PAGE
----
Mathematical Solutions For Congestion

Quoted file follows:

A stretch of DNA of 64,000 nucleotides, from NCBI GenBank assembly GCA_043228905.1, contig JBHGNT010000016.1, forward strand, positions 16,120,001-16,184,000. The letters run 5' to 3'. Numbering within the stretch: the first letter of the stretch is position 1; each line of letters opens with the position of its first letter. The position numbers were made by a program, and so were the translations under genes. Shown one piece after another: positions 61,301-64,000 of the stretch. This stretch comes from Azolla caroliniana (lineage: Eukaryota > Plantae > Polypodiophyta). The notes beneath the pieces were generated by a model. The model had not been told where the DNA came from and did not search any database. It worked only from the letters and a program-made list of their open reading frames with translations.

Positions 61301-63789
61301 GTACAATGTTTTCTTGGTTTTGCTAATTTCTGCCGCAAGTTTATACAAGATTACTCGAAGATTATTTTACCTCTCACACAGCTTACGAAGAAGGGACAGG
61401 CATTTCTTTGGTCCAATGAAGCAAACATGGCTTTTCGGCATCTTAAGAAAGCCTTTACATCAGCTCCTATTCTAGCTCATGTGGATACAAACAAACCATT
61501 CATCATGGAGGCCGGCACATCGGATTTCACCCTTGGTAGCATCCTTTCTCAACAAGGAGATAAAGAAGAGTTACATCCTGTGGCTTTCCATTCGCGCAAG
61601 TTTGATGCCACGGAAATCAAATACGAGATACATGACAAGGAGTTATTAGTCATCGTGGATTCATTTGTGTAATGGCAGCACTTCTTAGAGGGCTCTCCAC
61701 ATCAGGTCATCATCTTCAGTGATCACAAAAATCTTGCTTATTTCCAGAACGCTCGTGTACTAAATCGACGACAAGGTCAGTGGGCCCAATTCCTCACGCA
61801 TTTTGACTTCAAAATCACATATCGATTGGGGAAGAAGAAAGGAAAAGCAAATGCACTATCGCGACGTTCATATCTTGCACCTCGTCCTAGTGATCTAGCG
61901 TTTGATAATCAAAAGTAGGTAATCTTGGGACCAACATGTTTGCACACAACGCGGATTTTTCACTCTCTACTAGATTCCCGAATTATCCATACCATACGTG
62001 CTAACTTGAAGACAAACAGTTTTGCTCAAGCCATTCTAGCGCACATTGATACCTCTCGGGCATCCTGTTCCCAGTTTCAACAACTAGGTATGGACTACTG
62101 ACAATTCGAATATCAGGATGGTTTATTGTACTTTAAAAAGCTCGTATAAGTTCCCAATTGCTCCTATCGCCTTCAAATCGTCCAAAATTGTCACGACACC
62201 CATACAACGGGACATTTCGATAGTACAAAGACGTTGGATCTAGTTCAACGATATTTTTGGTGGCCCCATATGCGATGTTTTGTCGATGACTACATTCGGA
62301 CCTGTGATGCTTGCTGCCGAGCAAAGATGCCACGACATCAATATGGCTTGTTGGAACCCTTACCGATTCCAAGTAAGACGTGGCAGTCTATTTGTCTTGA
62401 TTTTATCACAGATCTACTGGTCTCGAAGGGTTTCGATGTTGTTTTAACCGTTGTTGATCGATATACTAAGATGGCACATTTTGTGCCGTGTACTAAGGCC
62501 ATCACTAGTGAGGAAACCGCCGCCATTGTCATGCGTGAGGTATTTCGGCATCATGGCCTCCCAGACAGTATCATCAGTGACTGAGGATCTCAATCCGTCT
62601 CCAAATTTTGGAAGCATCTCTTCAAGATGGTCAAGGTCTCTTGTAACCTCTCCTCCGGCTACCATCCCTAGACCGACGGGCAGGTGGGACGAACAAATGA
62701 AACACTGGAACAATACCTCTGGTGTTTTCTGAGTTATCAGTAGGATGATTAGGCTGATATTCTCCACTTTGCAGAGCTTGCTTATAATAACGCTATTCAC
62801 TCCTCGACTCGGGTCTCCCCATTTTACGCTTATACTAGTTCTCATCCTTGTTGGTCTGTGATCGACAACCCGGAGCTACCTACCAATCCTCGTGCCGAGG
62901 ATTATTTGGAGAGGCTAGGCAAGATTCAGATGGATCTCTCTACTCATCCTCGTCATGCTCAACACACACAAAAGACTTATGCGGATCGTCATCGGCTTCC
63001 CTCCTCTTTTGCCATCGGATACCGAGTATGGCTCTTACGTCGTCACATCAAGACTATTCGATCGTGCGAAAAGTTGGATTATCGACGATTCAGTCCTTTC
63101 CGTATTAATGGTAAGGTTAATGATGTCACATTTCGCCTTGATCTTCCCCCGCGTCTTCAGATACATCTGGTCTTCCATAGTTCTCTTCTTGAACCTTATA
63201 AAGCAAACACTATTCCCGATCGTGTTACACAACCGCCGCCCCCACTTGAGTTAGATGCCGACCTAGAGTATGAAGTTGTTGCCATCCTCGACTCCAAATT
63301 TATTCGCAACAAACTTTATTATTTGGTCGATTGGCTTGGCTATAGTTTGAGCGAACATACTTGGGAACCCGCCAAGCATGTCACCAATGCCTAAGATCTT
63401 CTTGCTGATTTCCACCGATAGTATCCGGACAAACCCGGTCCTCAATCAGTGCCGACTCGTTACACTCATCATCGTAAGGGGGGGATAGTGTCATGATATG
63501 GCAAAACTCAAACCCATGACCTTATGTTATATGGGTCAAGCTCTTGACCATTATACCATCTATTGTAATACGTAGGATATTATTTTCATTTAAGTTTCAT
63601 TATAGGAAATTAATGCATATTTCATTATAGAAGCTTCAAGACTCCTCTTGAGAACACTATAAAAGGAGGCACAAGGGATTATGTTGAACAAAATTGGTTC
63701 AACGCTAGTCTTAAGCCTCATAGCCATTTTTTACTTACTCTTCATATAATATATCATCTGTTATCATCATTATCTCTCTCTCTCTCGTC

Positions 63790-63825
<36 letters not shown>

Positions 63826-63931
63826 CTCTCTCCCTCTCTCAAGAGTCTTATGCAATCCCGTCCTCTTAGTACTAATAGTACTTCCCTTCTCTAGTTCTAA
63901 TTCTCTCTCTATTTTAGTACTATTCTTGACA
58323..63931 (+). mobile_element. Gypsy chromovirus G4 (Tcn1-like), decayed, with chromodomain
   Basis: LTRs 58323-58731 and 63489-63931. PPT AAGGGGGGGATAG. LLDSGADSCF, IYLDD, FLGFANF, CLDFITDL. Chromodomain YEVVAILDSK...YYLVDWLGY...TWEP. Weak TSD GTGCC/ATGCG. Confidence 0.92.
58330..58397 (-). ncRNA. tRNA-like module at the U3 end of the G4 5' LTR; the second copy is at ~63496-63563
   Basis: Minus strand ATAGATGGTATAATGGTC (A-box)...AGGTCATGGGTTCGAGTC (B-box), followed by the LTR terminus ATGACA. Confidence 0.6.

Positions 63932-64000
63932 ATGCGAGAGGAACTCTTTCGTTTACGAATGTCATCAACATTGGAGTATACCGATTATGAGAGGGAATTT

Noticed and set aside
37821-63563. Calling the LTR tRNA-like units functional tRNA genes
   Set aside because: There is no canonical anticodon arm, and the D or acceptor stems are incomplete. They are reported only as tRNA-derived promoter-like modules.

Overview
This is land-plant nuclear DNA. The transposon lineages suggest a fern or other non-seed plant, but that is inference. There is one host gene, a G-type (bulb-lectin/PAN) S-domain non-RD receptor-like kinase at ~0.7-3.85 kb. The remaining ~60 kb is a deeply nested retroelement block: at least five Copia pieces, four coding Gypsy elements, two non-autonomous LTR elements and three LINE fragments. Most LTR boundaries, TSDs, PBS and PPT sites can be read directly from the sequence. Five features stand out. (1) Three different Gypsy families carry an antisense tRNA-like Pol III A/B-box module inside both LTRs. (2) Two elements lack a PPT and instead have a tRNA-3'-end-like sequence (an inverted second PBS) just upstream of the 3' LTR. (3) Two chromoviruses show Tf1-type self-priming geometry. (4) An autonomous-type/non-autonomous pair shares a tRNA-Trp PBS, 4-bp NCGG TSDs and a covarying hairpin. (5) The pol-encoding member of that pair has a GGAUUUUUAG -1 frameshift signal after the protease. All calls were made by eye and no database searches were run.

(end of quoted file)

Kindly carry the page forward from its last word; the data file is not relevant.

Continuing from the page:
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For those who think airspace congestion is the evil empire, a Berkeley professor is striking back with a mathematical force he believes will be with aviators in the future. "The long term vision is a bit like what you might see in Star Wars films when streams of aircraft in the sky are crisscrossing each other beautifully," said Alexandre Bayen. Bayen is now working on mathematical algorithms that will enable aircraft to recognize potential conflicts and, initially at least, warn them to take evasive action. But he said in a Berkeley press release that his ultimate plan is for computers that will take over control from a pilot "in an emergency situation." Bayen said the first step is to lay out the mathematical framework for the "worst-case" aircraft collision scenario, which is more like something out of a James Bond movie. "We solve it under the assumption that one aircraft will do everything possible to avoid being hit and that the intruder aircraft is trying its hardest to collide," said Bayen. "In real life, hopefully the intruder won't act so badly." From there, the math is supposed to provide a solution to prevent collisions in every kind of scenario, using the mathematics of "level sets," which Bayen claims will give the computers the ability to warn (or steer away from) a collision. "We can prove mathematically that if the pilot responds right away, he or she can escape the danger." Bayen also thinks his math can help controllers slot traffic more efficiently. "It's a very high workload for the humans in charge of that airspace," Bayen said. "Can we automatically assign maneuvers so that the aircraft are delivered at an optimal rate?" Probably, right up until that huge thunderstorm parks over the airport...